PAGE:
CPE learning at HSL is informed by integrated study of relevant Jewish texts and ongoing reflection on the role of Jewish cultural and religious influences on the spiritual care relationship. This happens in an organic as well as programmatic way in our context where the patient population is predominantly Jewish, the health care system is Jewish, and typically, the majority of students in the CPE cohort is Jewish.
HSL’s CPE program has a unique focus on care of Jewish older adults and Jewish ethical and spiritual dimensions of aging. Special attention is given to palliative care, hospice, and Jewish understandings of end of life care.
Students teach and learn from traditional and modern Jewish sources and are supported in developing their own relationship to prayer and ritual in the spiritual care encounter. Jewish spirituality is also explored in relation to the self-sustenance of the caregiver.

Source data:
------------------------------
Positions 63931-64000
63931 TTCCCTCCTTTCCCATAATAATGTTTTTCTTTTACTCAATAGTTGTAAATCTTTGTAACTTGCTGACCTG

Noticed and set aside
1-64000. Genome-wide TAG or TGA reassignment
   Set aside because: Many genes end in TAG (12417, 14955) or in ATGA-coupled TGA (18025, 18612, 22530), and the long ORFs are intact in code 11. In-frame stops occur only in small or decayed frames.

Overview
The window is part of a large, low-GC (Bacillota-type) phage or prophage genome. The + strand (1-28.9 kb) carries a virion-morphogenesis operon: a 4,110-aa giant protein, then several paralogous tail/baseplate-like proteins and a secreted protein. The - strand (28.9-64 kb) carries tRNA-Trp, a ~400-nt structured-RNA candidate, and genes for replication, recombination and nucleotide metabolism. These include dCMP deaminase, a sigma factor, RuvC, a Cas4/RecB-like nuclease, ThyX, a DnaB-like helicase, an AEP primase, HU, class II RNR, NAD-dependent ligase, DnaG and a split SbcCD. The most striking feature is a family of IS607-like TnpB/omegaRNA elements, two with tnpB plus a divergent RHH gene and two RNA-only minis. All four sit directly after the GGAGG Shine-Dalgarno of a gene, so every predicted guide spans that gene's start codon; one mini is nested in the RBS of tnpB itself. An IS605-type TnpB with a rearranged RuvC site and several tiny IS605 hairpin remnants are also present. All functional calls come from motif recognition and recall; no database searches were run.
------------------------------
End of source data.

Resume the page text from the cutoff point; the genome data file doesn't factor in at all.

Additional Jewish themes relevant to this population often addressed in a given unit are:
Specifically Jewish content is taught by Jewish presenters.
Students write reports ("verbatims") of clinical encounters to learn more about clinical skills and to gain insight and improve their use of self as spiritual caregivers. In these verbatims students are challenged to further their understanding of Jewish spiritual care, explore their identity and authority as a spiritual caregivers, and integrate Jewish tradition appropriately and skillfully into spiritual care.
Students are also required to write reflection papers that articulate their experience of various religious/spiritual/existential themes. These include such topics as: God, illness and aging, death and bereavement, hope and redemption, gender and sexuality, vocation/commandedness, and newcomer disorientation.
An essential aspect of CPE education is group work. Students explore interpersonal and group relational dynamics as contexts for honing more effective spiritual care skills. In a predominantly Jewish group, this provides an opportunity to explore Jewish cultural patterns of relating in groups as well as diversity in Jewish identity and practice.